It was no surprise to hear the stories of the Newtown educators, some of whom even gave their lives, to protect the students. Educators here would do no differently; there is absolutely no doubt in my mind. Our employees always go the extra mile to make safety our number one priority in all of our schools. While it’s almost impossible to foresee every random act of violence, we will continue to work to do everything within our power to maintain a safe and secure learning environment.
Our hearts go out to the families, friends and neighbors impacted by this terrible tragedy. It’s hard to imagine what they must be going through. I have been touched by the outpouring of love and caring given to the family of Emilie Parker. The pink ribbons that have surrounded our streets have been a constant reminder of the importance of community. I am thankful for our police, fire and emergency response professionals and all others who are charged with protecting and preserving our lives. For this and much more, I believe we are truly very blessed.
As always, we value the partnership we have with our local police departments as well as the Weber County Sheriff’s Department. Weber School District will continue to work closely with all local law enforcement to ensure our emergency plans are up to date, clear, easy to use and ready to be implemented instantaneously. We will continue to work with our School Resource Officers to review all of our safety protocols and procedures. We are continually reassessing our practices and we reaffirm our commitment to make certain we are doing everything conceivable to keep our children protected
Please feel free to contact any of our school administrators or counselors if you have concerns about a child or if parents need help in talking to their children about this difficult subject. We have several resources available.
In closing, I wish to thank you for your continued support and wish you the best for a safe, happy and healthy new year.
Recently, I learned of a high school teacher who went to extraordinary lengths to reach a struggling student. This student, who at one point was in jeopardy of not graduating high school, is now back on track and eager for graduation later this spring. No doubt, many caring teachers were instrumental in her turnaround. I had an opportunity to meet and talk with this young woman. She described her enthusiasm for school and attributed her recent success to her teachers. When I asked about her future goals, she told me that she plans to attend Bowling Green University for a bachelor’s degree and then the University of Miami for her master’s degree in marine biology. I was deeply touched by the transformation in this student and the fact that it was teachers who inspired the change.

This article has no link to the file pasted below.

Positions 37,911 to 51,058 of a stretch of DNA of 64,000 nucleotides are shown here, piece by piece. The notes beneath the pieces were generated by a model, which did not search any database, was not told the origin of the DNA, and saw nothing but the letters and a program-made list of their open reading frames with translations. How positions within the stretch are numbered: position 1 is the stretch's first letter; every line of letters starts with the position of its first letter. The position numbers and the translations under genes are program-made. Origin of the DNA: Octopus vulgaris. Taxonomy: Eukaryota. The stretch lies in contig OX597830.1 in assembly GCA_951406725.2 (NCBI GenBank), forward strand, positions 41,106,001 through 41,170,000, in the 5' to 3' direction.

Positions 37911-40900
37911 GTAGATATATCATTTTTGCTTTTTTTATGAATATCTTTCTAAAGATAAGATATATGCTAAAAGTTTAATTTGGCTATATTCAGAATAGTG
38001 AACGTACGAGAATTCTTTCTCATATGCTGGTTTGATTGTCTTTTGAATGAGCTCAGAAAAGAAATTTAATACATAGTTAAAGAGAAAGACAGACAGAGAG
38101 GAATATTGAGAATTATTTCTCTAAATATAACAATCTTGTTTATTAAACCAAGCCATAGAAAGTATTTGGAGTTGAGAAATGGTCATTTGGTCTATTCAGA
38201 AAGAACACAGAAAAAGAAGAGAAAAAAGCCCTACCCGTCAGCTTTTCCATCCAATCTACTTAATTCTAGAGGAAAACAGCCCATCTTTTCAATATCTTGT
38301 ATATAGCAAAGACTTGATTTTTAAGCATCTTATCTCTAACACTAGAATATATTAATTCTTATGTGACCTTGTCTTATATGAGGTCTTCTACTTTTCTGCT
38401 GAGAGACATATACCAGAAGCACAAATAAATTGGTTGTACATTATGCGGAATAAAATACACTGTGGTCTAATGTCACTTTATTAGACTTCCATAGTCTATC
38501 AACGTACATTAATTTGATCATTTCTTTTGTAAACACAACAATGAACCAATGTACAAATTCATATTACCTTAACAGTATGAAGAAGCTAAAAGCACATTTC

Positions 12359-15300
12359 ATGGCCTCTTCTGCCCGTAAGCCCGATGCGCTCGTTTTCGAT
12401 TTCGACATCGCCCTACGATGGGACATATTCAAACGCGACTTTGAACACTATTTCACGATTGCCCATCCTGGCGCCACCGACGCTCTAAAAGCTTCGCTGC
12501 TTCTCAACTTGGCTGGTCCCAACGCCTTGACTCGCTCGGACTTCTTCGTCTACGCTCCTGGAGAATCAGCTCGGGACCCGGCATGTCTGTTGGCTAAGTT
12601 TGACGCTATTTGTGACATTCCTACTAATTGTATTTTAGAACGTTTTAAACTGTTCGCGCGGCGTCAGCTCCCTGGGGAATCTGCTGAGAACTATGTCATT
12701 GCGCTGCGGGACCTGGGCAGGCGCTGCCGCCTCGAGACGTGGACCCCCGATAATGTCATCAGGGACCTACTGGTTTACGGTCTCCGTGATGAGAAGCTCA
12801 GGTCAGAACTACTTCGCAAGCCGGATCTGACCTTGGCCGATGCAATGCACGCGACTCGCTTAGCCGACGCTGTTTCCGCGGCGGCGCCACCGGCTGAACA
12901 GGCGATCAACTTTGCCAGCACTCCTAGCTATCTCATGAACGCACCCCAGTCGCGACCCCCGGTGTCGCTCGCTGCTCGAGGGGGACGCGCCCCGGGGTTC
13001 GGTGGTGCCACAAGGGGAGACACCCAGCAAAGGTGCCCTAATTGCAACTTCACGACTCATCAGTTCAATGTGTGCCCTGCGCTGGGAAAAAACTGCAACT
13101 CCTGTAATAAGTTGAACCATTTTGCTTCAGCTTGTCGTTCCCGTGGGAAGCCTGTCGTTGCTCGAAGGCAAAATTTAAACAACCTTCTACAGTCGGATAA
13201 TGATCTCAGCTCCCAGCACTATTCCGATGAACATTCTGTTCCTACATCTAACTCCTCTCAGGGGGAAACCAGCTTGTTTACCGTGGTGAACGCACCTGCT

Of the many ways that teachers impact students, their capacity to inspire them is perhaps the most far-reaching. There’s simply no way to measure it! Teachers have the uncanny capacity to recognize the talent and potential in students. Frequently, the students themselves fail to recognize their own ability. But, insightful teachers see it and daily go about encouraging and developing those gifts.
Last year, a high school principal introduced me to their math Sterling Scholar. This student told me that she wasn’t always good at math, but her junior high math teacher helped her see her own potential. High school math teachers continued nurturing her talents. This young woman inspired me when I asked, “What is it about mathematics that you enjoy so much?” After a moment’s reflection, she thoughtfully responded, “Math gives me the hope that every problem has a solution.” No doubt, she will contribute much to the world.
In a letter to his wife, Abigail, dated July 7, 1776, just three days after America had determined its independent course, John Adams wrote the following: “Children have capacities equal to anything. There is a vigor in their understanding and a spirit and fire in the temper of every one of them, which is capable of ascending the heights of art, science, trade, war, or politics.” Teachers and other adults in our schools play a unique role in seeing that “spirit and fire” in children and inspiring them as they ascend “the heights” toward achieving their potential. We are most grateful for the impact that all professionals in our schools have on young people!